For the first time ever, the central feature and sculpture at the Goodwood Festival of Speed is set to honour an individual rather than a marque.
This year’s giant Gerry Judah-designed sculpture will pay homage to Formula One supremo Bernie Ecclestone, who for the past 40 years has transformed Formula One into a multi-billion dollar enterprise.
“This is not so much a tribute, but rather a Goodwood celebration of a racer who has had such a huge influence on the sport we all love,” said Lord March. “It’s wonderful that Bernie has agreed to spend the weekend at the Festival with many of the great names with whom he has worked during a life dedicated to racing. I’m also delighted that he will bring with him some great historic Grand Prix cars from his incredible collection.”
All eyes are sure to be fixed on the towering sculpture, which this year will feature five vehicles representing different chapters in Ecclestone’s life, as driver, manager, team owner, impresario and legend of the sport.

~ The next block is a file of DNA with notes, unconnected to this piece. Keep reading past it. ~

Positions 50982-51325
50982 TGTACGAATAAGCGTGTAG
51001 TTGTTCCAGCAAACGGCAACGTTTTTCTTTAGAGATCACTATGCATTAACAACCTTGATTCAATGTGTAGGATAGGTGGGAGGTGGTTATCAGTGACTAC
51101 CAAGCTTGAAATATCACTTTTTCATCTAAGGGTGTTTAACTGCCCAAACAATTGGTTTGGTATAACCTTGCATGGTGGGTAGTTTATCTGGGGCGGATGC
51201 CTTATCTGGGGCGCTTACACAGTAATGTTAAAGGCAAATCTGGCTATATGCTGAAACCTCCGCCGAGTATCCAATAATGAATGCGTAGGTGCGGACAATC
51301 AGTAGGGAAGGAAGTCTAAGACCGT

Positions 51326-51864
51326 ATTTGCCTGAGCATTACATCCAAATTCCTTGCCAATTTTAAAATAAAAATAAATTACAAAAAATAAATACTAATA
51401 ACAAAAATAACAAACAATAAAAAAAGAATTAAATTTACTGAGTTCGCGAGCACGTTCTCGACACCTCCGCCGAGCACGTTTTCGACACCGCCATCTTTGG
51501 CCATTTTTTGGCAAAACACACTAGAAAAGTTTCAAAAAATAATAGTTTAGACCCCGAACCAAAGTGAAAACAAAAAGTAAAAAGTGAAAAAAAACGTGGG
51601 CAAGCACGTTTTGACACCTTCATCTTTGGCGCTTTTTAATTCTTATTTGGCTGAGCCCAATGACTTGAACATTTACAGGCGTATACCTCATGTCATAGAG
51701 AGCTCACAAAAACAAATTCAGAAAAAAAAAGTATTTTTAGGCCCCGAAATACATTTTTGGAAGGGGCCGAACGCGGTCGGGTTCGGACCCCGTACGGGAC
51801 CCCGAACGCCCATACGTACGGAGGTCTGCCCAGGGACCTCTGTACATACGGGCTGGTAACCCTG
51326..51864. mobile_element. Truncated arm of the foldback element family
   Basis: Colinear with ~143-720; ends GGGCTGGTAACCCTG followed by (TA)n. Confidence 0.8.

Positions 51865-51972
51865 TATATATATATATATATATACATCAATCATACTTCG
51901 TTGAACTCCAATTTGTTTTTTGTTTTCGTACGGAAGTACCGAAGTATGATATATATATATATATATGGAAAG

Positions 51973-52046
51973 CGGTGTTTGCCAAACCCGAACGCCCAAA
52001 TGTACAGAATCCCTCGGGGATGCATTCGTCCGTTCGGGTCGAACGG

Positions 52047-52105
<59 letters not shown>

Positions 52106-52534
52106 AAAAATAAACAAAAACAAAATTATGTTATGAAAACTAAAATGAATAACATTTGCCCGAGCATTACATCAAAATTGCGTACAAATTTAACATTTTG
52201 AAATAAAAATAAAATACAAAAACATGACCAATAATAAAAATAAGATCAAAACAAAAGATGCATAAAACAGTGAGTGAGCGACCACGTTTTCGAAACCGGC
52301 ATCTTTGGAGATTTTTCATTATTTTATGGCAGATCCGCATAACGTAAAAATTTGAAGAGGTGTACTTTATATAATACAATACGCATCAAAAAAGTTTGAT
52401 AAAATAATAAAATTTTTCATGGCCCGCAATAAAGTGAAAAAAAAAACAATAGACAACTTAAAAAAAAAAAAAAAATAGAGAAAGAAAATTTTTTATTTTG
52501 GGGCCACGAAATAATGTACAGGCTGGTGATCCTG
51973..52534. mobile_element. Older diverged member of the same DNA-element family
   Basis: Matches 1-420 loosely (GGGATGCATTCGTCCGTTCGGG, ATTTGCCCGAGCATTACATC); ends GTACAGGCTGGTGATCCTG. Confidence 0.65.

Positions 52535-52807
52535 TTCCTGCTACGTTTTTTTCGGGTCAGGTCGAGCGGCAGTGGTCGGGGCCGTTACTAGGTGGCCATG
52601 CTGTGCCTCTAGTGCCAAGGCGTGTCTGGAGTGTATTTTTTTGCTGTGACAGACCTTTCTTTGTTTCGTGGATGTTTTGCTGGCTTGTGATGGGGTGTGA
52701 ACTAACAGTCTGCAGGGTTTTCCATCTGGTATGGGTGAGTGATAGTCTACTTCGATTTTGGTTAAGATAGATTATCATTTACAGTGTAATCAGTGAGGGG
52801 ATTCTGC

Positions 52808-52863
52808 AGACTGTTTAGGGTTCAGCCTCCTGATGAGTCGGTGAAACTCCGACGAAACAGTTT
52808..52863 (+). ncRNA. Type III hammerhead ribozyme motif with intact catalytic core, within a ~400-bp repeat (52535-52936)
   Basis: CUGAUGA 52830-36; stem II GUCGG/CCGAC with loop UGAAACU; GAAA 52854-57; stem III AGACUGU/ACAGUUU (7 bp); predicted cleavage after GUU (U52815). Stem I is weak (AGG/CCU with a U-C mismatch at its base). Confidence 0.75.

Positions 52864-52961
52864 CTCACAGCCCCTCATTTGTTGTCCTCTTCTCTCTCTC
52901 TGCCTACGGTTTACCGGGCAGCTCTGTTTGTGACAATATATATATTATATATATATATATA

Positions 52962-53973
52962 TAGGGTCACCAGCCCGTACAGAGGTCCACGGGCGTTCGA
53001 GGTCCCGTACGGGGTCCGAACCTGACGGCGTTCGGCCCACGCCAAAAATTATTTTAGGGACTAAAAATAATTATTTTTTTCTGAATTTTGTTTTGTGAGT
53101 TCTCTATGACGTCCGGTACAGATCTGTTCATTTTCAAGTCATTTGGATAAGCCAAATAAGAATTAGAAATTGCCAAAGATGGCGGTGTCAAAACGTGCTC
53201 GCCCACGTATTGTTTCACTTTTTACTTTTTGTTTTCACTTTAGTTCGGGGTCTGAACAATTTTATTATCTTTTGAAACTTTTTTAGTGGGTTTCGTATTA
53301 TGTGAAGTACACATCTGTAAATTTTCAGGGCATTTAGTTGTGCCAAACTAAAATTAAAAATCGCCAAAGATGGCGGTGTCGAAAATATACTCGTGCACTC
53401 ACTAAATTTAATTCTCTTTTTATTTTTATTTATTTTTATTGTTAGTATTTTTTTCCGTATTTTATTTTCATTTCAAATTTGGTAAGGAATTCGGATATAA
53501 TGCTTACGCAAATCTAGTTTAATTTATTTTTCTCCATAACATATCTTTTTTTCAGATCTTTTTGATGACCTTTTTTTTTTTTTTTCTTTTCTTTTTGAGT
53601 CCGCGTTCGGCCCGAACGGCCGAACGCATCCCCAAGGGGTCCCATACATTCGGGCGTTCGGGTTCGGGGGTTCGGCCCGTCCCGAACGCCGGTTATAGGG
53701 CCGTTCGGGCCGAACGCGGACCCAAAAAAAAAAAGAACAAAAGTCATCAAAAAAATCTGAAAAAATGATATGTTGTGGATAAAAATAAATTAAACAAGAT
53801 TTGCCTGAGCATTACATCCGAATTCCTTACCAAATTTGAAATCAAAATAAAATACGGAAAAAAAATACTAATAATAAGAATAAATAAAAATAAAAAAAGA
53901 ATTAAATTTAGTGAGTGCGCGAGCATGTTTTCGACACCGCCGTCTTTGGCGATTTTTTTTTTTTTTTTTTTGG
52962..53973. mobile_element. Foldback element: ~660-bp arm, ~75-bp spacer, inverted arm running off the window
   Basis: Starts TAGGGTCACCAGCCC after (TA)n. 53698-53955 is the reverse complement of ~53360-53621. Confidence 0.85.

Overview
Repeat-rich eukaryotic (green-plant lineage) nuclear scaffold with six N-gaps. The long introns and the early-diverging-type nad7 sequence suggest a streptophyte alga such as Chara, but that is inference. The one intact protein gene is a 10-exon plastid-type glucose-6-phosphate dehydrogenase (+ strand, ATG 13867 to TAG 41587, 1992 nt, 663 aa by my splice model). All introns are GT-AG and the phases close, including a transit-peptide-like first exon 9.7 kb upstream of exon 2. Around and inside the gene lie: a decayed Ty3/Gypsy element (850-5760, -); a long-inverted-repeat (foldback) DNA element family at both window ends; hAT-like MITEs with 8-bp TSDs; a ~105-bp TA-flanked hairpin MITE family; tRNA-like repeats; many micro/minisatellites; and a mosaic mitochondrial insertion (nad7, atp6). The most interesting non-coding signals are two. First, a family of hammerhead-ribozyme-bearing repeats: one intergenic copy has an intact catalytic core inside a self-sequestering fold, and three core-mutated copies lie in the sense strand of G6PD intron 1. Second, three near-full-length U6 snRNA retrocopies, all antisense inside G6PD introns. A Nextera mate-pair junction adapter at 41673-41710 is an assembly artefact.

Ecclestone began racing both motorcycles and cars in the 1940s and 1950s, entering the Monaco Grand Prix in 1958 in a Connaught. He soon moved into the world of management, looking after Stuart Lewis-Evans and 1970 World Champion Jochen Rindt before buying the Brabham F1 team in 1971. He formed a successful partnership with designer Gordon Murray along with some of the most successful drivers of the era, including Nelson Piquet, who won two World Championships for the team. Just three years later he took control of the F1 Constructors’ Association, guiding the series for the next three decades and turning it into a multi-billion dollar business.